The GOP’s failure to pass tax reform at the last minute should have been a warning to the country. It was a freak accident.
Even before Trump became president, the GOP had trouble passing its tax cut. As Republican members of Congress whined last December about being blamed for budget deficits, seven of the GOP’s eight Republican senators refused to vote for the legislation, citing a lack of enough support from independents.
The problem is that it would have made for a far easier budget and debt mess for Washington to handle if Republicans hadn’t started to cave.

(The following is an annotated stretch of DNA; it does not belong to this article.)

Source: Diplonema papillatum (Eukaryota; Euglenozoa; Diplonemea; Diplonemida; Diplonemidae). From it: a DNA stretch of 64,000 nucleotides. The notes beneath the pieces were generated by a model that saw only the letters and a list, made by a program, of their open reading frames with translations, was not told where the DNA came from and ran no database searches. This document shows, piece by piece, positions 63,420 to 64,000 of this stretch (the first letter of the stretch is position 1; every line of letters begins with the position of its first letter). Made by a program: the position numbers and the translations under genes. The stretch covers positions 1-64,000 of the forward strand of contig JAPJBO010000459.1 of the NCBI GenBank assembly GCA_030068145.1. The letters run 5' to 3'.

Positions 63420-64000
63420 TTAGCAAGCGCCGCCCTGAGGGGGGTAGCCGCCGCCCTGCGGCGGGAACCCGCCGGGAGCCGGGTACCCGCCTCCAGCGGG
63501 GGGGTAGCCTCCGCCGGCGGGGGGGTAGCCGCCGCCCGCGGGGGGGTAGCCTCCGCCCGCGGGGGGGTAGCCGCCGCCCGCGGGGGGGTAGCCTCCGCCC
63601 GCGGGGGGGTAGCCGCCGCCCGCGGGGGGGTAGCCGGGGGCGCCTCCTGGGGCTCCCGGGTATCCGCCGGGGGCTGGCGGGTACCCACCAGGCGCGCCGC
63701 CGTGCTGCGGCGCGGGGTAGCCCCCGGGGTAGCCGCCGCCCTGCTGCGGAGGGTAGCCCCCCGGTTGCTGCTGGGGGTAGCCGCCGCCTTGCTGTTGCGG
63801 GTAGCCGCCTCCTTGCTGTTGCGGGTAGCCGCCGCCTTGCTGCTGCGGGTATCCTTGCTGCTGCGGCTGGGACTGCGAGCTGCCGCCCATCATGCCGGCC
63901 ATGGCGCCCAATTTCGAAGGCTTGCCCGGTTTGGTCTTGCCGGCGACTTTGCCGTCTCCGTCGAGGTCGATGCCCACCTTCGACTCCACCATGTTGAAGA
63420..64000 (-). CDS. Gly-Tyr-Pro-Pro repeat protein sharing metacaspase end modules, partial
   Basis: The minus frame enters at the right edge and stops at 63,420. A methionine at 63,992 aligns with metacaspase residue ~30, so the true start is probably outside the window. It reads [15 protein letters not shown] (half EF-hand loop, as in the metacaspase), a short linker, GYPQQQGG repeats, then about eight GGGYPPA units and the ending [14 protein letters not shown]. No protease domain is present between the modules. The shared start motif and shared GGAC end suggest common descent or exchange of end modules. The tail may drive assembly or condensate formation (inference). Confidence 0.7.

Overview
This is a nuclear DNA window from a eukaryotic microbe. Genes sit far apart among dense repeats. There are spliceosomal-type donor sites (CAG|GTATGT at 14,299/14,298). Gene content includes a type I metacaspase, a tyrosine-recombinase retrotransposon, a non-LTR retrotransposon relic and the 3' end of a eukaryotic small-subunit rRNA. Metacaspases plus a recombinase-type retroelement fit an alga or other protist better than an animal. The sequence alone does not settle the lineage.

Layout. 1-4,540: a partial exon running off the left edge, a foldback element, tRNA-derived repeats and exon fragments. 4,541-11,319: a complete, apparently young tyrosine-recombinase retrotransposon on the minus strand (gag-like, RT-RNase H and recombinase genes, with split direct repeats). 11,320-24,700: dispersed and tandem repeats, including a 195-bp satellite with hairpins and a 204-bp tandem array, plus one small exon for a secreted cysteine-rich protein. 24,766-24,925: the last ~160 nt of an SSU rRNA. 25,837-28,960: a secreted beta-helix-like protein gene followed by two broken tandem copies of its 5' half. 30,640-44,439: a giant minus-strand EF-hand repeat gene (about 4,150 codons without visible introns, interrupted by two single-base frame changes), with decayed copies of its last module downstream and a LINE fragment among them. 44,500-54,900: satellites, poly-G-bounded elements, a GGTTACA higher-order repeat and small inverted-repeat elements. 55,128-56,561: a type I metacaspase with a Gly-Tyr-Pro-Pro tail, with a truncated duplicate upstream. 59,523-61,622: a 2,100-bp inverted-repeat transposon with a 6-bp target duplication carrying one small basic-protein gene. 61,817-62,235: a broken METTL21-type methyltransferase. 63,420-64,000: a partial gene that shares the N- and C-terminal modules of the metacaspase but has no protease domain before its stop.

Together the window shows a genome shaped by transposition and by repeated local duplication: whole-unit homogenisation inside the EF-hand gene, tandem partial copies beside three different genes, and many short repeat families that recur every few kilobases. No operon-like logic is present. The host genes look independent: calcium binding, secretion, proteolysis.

On Tuesday, the House tax-reform bill, the “Tax Cuts and Jobs Act” — Trump’s signature legislative accomplishment — was passed out of the House on a vote of 250-171, with Republican moderates repeatedly voting no. The Democrat-controlled Senate is expected to follow soon. Senate Majority Leader Mitch McConnell, R-Ky., and House Speaker Paul Ryan, R-Wis., are at an impasse over which House member — Representative John Lewis, a civil-rights leader and vocal opponent of tax cuts, or Representative Brad Sherman, D-Calif., perhaps the loudest opponent — will ultimately get to vote.The line of sight Republicans hoped to have on the votes at this point is what Senate Minority Leader Chuck Schumer, D-N.Y., will attempt to unify Democrats around: